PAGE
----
On Monday, I wrote this note (see below) to explain a customer service problem. Still no response:
I'm writing to report a customer service problem at the North Quincy T station this morning. Around 8AM, I entered the station using my monthly "Charlie Card," as I do each morning going to work. After getting inside the station, I realized that I had forgotten an item in my car. So I exited the station to retrieve the item. When I attempted to re-enter the station (on the West Squantum St. side) a few minutes later, my "Charlie Card" was denied because I had used it a few minutes earlier. So, I explained the issue to the MBTA customer service employee who was standing near the T entrance and asked if he could let me through the gate. He said "no," "too bad"---that he wouldn't let me through--- and gave me two options: either buy a new one-time T pass (despite the fact that he knew that I had a monthly pass in my hand) or wait thirty minutes until the card would allow me to re-enter. He said that that it was my fault for leaving the T station and because of that, I would not be allowed to re-enter it unless I used one of those two options. So my question is: Is this what you train your "customer service" employees to do? If I have a monthly "Charlie Card" pass, shouldn't I be given unlimited access to the system? And even if the machines are programmed to deny access to cards that have been used within thirty minutes, shouldn't your employees be a little more understanding of situations like this??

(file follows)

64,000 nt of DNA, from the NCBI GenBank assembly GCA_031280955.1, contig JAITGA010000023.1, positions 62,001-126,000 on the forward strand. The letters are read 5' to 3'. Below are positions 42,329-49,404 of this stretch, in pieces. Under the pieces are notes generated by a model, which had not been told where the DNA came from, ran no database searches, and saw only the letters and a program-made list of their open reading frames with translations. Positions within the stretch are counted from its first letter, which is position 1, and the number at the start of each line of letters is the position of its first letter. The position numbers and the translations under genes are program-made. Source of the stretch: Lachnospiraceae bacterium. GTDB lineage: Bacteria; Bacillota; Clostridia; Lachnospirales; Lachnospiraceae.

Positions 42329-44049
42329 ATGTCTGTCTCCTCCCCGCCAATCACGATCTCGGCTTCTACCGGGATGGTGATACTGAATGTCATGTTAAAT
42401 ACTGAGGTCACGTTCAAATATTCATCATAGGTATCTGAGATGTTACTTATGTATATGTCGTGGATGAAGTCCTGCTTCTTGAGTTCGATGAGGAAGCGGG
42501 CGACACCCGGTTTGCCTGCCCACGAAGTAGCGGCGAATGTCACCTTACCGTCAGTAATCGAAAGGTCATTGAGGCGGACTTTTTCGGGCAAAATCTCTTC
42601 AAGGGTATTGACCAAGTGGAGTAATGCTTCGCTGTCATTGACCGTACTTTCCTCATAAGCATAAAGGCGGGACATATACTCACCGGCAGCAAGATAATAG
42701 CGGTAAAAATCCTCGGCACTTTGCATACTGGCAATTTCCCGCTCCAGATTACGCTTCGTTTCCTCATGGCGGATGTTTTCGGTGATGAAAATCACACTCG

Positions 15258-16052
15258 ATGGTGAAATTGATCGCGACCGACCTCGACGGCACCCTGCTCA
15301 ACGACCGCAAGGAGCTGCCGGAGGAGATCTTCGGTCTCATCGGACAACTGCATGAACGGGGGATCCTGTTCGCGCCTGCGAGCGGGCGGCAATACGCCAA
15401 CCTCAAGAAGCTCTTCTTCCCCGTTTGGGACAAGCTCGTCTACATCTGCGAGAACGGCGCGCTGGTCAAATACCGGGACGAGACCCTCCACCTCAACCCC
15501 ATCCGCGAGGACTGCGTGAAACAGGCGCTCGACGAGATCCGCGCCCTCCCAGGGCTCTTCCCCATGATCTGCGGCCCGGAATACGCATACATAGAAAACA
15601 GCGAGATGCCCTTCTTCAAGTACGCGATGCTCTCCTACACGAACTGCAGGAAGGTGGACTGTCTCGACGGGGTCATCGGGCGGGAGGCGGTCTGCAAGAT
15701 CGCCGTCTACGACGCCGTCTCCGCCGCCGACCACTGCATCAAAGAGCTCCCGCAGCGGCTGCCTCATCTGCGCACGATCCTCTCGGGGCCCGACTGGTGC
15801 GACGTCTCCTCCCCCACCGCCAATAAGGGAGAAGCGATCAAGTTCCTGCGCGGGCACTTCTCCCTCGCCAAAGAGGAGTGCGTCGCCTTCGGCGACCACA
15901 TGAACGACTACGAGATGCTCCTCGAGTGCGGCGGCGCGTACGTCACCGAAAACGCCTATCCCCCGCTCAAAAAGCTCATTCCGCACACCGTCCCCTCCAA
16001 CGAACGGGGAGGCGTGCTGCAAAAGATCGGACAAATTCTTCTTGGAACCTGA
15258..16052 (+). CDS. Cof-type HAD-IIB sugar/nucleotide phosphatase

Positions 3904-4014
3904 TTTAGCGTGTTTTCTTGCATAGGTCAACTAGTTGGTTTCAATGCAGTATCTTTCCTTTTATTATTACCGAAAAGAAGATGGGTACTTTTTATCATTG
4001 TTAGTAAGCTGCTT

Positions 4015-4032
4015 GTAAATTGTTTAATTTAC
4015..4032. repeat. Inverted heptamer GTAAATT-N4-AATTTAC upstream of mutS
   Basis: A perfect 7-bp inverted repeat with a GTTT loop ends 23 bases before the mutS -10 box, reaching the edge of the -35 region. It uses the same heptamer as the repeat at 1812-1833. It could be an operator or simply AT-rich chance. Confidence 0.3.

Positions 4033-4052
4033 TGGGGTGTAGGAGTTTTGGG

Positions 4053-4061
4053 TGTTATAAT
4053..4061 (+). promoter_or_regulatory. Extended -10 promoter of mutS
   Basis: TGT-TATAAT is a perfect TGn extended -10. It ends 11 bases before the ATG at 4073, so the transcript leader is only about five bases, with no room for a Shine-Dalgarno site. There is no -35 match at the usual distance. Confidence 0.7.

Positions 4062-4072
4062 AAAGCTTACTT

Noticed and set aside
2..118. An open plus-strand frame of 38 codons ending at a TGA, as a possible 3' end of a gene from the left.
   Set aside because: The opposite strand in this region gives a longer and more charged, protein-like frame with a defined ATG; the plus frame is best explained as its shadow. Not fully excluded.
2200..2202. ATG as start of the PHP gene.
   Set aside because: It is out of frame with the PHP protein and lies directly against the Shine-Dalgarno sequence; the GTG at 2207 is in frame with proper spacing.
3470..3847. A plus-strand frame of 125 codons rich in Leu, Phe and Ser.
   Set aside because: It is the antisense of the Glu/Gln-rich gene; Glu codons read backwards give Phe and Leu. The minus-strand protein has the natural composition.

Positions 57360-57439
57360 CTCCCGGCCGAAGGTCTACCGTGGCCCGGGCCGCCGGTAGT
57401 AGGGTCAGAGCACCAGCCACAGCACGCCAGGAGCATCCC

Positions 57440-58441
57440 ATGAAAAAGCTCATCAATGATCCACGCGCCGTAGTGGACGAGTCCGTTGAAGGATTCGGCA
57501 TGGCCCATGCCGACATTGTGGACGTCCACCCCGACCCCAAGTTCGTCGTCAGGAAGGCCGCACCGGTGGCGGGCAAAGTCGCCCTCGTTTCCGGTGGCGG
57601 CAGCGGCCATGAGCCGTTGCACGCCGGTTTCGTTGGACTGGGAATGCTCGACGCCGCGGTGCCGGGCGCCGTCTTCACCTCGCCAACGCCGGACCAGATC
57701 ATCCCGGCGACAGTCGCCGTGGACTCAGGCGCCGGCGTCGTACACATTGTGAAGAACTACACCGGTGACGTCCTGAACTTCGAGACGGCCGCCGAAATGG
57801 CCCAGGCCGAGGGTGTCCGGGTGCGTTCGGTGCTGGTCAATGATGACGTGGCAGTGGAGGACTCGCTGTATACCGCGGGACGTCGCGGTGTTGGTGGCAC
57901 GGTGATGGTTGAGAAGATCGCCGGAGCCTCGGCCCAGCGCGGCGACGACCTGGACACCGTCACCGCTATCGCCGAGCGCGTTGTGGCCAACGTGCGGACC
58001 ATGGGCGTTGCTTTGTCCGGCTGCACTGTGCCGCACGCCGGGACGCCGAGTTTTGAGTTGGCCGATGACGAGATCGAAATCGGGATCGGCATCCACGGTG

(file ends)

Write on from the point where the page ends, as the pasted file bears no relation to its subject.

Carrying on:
After the incident with this employee, I walked around to the other end of the station and explained the situation to another MBTA customer service employee. Unlike the previous gentleman, this employee was courteous and told me to just walk behind someone else going through the gates. I did this and the buzzer sounded loudly as I entered. I was really surprised that there wasn't a method for T employees to open the gates in situations like this, but I was pleased that this MBTA employee was at least more courteous than the previous one I encountered.
I'm just writing this with the hope that you might evaluate the role of customer service employees in T stations. If they're not standing there to help customers with situations like this, what is their role? As a monthly pass owner and loyal MBTA customer for over ten years, I was disappointed that I was treated like I was committing some sort of crime when, in actuality, I just wanted to re-enter the subway station to which my monthly pass should provide me access. I'd appreciate your thoughts on this issue. Thank you.
By Anonymous on Thursday, April 20, 2006 - 03:08 pm:
I'd suggest to get a regular ticket and use it as a backup in case that happens again.
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